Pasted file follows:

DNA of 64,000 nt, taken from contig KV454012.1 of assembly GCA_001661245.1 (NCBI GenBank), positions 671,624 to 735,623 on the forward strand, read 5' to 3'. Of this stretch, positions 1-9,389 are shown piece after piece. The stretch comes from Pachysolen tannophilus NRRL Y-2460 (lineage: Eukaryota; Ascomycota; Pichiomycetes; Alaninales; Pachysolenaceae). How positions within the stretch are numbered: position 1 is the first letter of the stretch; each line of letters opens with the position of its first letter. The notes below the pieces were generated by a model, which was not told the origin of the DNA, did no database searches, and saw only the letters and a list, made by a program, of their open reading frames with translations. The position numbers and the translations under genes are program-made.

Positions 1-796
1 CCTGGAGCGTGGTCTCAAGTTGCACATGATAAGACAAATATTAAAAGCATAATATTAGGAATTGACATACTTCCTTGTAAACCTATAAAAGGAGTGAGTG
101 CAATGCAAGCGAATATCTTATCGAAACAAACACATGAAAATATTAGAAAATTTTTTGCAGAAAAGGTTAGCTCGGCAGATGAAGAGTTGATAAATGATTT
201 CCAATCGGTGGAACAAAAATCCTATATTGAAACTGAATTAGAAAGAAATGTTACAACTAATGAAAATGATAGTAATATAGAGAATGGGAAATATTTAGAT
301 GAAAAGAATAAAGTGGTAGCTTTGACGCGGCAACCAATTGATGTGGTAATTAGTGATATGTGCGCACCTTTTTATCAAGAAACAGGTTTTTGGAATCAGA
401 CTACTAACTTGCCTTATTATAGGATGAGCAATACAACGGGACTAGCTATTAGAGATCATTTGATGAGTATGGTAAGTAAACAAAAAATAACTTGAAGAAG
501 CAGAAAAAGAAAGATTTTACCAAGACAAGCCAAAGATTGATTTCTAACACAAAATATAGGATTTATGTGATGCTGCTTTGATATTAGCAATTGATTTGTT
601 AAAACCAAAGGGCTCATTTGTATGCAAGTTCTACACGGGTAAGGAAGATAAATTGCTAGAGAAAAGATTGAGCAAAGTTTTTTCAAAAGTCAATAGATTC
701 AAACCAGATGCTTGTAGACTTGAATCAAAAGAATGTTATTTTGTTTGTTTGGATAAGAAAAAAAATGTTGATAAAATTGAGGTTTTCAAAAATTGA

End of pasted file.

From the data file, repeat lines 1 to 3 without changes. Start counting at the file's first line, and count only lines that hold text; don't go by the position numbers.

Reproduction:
DNA of 64,000 nt, taken from contig KV454012.1 of assembly GCA_001661245.1 (NCBI GenBank), positions 671,624 to 735,623 on the forward strand, read 5' to 3'. Of this stretch, positions 1-9,389 are shown piece after piece. The stretch comes from Pachysolen tannophilus NRRL Y-2460 (lineage: Eukaryota; Ascomycota; Pichiomycetes; Alaninales; Pachysolenaceae). How positions within the stretch are numbered: position 1 is the first letter of the stretch; each line of letters opens with the position of its first letter. The notes below the pieces were generated by a model, which was not told the origin of the DNA, did no database searches, and saw only the letters and a list, made by a program, of their open reading frames with translations. The position numbers and the translations under genes are program-made.

Positions 1-796
1 CCTGGAGCGTGGTCTCAAGTTGCACATGATAAGACAAATATTAAAAGCATAATATTAGGAATTGACATACTTCCTTGTAAACCTATAAAAGGAGTGAGTG